Once judgment is entered, the next step is for the district court to issue a "writ of recovery of the premises and order to vacate" (often referred to as “the writ of recovery” or just “the writ”). The writ authorizes the sheriff or other officials to remove the occupant(s) from the property. The writ cannot be issued until the judge issues an order and the court administrator enters a judgment.
The appeal must
be taken from the judgment; not
from the writ of recovery, and not
from the judge’s order.
Notice of Appeal
The notice of appeal is the document that an appellant files with the Clerk of the Appellate Courts and the court administrator in the district court, and also serves on each respondent, to start the appeal process.
Deadline to Appeal an Eviction
To appeal an eviction judgment, you must:
If you do not file a notice of appeal with the Clerk of the Appellate Courts regarding the eviction judgment within 15 days of the date that the court administrator in the district entered judgment in the case, your appeal will be dismissed. If you do not serve the notice of appeal on the attorneys for each of the respondents (or on the respondents themselves, if the respondents do not have an attorney) within 15 days after the court administrator entered the judgment, your appeal will be dismissed.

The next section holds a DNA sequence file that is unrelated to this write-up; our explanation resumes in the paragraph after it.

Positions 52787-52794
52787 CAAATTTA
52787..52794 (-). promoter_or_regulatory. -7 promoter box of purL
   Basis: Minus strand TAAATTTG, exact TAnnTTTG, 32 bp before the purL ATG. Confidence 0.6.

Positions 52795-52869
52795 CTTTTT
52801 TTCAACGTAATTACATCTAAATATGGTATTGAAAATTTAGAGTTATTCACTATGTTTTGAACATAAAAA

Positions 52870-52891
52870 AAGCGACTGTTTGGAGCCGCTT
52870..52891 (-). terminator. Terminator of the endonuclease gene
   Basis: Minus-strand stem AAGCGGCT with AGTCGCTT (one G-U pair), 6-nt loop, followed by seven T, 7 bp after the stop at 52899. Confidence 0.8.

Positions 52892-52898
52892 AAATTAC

- file a notice of appeal form with the Clerk of the Appellate Courts within 15 days of the date that the district court administrator entered a judgment on the eviction order, and
- serve the notice of appeal on the attorneys for the respondents (or on the respondents themselves, if the respondents do not have an attorney) within that 15-day period.
The 15-day appeal period starts to run when the district court enters the eviction judgment whether or not you are notified of the judgment
. The Court of Appeals cannot extend the time to serve and file an eviction appeal, no matter how good the reasons for doing so.
The appellant in an eviction matter must either:
- pay a $550 filing fee to the Clerk of the Appellate Courts; or
- obtain an order from the district court waiving the filing fee. An order waiving the filing fee is sometimes referred to as an order granting the appellant permission to proceed on appeal “in forma pauperis,” or as an order granting permission to proceed “IFP.”
Minn. R. Civ. App. P. 103.01, subd. 1; 109 (filing fee, in forma pauperis motions).